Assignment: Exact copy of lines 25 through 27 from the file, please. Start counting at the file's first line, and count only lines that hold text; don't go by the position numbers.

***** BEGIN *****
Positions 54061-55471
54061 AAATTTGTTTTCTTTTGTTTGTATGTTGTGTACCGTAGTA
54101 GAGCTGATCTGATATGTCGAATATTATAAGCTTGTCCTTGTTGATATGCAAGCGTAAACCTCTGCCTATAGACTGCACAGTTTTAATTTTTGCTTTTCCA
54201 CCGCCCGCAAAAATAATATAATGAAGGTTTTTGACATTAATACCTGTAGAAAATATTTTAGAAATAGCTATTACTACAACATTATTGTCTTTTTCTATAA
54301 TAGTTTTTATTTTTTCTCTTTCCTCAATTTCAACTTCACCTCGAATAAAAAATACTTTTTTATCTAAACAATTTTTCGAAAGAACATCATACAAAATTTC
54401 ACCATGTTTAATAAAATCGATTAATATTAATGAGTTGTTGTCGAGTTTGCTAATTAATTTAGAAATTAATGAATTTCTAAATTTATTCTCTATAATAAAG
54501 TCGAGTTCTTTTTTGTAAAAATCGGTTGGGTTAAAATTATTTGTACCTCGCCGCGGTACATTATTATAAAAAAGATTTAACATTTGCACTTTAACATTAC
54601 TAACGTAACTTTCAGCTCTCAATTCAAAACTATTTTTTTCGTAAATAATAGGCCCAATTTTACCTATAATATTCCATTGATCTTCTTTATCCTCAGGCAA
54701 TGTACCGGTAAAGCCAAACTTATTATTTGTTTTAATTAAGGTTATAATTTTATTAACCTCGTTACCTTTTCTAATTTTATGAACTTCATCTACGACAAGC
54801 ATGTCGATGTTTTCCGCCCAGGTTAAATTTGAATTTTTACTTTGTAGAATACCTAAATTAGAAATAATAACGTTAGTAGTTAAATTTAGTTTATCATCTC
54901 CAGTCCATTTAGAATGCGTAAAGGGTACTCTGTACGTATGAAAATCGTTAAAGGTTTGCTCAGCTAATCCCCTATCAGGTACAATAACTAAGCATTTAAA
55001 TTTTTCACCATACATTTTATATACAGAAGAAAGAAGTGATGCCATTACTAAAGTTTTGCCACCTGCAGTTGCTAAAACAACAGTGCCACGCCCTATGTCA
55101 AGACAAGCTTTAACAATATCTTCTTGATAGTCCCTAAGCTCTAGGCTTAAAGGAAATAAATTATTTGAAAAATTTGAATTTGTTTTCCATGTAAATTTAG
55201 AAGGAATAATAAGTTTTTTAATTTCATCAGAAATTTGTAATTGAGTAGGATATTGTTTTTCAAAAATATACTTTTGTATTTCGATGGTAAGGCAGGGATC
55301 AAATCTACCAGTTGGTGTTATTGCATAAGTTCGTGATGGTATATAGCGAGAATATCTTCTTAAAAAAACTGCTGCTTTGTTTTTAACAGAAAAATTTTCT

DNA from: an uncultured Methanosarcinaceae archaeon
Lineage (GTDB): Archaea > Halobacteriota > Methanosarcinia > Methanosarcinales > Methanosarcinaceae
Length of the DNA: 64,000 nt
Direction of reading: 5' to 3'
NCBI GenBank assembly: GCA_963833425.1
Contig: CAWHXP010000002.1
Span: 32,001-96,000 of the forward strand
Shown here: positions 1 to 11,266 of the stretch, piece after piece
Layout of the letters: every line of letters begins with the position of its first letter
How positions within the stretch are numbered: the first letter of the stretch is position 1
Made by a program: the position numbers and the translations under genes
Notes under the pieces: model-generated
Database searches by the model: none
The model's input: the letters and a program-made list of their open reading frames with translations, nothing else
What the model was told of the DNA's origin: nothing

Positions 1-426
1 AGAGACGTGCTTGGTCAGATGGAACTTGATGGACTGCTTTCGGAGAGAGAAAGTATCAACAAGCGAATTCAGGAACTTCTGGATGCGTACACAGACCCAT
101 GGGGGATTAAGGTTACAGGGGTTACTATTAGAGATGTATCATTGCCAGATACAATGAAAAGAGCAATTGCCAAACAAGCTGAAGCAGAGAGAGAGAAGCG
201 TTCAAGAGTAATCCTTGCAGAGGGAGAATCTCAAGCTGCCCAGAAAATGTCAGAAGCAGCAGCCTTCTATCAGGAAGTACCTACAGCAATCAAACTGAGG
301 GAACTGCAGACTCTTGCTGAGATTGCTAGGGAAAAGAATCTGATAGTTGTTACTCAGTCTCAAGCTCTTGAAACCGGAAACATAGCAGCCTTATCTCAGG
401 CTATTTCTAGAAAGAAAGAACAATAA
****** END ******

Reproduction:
How positions within the stretch are numbered: the first letter of the stretch is position 1
Made by a program: the position numbers and the translations under genes
Notes under the pieces: model-generated